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mounted under ``/srv/pithos``, too.
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Before starting the synnefo installation, you will need basic third party
74
software to be installed and configured on the physical nodes. We will describe
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each node's general prerequisites separately. Any additional configuration,
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specific to a synnefo service for each node, will be described at the service's
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section.
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Finally, it is required for Cyclades and Ganeti nodes to have synchronized
80
system clocks (e.g. by running ntpd).
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Node1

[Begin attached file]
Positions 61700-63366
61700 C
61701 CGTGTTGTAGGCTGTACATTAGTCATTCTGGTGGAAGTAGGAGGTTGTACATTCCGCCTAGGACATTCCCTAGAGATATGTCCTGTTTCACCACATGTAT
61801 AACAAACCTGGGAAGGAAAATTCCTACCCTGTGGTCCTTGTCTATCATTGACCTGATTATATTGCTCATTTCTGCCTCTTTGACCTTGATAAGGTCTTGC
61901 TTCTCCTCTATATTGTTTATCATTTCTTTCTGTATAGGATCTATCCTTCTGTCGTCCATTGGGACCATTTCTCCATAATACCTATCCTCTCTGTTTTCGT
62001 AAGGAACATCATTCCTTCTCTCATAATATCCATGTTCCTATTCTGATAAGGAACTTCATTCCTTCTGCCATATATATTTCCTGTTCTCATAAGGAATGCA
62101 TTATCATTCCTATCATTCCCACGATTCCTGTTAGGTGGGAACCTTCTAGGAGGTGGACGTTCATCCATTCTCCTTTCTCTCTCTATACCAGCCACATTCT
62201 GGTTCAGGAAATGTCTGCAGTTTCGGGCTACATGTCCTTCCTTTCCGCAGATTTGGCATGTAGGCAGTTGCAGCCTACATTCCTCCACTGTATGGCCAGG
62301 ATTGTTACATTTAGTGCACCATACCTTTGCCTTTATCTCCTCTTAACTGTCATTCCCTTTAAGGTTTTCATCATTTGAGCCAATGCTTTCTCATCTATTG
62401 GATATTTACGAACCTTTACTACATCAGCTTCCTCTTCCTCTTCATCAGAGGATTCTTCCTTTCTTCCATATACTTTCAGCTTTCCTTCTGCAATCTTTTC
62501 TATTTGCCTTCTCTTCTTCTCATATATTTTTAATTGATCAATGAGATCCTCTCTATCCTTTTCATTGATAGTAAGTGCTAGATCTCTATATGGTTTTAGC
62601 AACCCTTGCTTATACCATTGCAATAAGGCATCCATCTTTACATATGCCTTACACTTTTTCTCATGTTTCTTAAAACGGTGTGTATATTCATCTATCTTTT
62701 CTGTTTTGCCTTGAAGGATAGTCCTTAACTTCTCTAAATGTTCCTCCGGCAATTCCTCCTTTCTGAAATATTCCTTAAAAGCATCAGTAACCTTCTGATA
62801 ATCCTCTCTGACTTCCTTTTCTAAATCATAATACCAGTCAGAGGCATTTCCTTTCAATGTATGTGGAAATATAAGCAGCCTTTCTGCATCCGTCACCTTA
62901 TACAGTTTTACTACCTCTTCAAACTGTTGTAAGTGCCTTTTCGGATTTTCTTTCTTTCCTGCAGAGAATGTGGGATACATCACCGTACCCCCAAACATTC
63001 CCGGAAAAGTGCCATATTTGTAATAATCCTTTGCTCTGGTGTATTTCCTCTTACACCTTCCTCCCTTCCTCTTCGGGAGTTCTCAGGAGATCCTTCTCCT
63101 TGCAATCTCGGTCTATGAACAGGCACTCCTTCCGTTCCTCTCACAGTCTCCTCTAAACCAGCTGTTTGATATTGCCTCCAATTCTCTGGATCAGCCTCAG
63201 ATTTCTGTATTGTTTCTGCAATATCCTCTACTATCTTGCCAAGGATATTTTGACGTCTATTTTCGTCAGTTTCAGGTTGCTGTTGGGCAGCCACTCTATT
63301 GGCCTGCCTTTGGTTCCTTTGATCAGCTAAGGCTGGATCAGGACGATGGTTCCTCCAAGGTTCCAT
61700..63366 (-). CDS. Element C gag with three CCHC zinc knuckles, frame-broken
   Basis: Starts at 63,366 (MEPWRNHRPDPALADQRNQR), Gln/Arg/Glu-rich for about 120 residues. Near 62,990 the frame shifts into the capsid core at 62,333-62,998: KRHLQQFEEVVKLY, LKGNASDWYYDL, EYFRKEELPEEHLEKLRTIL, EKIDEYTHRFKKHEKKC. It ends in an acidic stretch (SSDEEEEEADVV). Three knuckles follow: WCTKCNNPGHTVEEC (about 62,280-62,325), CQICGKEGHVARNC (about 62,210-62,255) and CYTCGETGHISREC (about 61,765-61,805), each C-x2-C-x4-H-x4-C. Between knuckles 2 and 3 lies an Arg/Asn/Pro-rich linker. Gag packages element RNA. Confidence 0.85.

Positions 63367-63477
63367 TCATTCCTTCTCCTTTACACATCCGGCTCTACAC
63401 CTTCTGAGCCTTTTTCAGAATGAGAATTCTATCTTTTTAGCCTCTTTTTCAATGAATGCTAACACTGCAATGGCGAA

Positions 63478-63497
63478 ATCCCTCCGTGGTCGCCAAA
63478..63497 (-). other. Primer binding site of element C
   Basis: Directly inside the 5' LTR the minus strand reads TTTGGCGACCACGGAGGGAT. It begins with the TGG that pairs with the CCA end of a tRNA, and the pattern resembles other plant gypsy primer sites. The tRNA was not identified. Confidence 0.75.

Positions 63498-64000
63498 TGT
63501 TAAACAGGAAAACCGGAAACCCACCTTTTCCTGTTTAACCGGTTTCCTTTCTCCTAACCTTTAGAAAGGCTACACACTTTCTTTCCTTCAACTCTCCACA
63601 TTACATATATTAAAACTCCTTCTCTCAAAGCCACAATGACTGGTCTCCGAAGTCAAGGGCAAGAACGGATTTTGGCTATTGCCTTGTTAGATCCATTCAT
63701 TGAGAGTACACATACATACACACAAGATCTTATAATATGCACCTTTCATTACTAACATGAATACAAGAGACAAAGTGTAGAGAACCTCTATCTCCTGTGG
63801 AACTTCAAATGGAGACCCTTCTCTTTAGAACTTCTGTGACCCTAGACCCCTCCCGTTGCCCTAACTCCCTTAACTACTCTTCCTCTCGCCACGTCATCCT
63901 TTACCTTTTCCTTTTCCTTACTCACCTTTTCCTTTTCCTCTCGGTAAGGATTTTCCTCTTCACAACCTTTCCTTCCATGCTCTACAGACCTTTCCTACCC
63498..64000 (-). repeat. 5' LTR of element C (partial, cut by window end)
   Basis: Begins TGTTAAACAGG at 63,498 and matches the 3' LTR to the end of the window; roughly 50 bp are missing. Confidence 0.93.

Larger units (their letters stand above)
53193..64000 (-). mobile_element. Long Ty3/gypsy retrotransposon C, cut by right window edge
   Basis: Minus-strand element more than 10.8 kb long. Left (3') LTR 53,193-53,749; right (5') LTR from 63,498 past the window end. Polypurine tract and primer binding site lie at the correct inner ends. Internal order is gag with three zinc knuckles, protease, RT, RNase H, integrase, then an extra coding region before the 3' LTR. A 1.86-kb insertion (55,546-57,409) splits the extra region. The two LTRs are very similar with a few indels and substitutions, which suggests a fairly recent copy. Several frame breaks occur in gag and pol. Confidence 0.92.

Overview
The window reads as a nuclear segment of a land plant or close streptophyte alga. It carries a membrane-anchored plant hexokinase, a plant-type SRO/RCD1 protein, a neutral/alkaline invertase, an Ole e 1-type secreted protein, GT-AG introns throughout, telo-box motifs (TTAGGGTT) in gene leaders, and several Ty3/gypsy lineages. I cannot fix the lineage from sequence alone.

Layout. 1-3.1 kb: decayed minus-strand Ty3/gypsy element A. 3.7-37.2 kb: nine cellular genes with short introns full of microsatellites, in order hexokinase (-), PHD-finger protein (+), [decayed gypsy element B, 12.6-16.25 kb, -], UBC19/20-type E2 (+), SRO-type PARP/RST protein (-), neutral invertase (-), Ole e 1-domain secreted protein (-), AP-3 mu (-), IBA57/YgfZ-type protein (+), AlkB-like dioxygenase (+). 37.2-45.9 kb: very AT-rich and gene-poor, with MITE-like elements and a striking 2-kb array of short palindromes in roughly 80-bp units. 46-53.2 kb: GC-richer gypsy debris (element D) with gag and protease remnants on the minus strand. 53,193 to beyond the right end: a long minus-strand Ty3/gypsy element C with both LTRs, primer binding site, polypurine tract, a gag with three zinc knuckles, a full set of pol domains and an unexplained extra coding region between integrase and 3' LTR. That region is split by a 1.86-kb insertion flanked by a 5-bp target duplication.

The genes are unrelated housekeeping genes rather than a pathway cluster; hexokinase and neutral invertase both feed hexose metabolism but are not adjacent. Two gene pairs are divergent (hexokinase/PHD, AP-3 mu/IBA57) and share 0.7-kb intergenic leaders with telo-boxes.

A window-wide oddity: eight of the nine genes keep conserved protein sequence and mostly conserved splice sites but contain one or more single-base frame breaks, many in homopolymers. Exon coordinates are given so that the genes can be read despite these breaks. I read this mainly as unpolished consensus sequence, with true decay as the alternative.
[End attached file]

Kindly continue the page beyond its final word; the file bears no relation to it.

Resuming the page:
83
-----
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General Synnefo dependencies
87
~~~~~~~~~~~~~~~~~~~~~~~~~~~~
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		* apache (http server)
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		* public certificate
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		* gunicorn (WSGI http server)
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		* postgresql (database)
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		* rabbitmq (message queue)
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		* ntp (NTP daemon)
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		* gevent
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		* dnsmasq (DNS server)
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You can install apache2, postgresql, ntp and rabbitmq by running: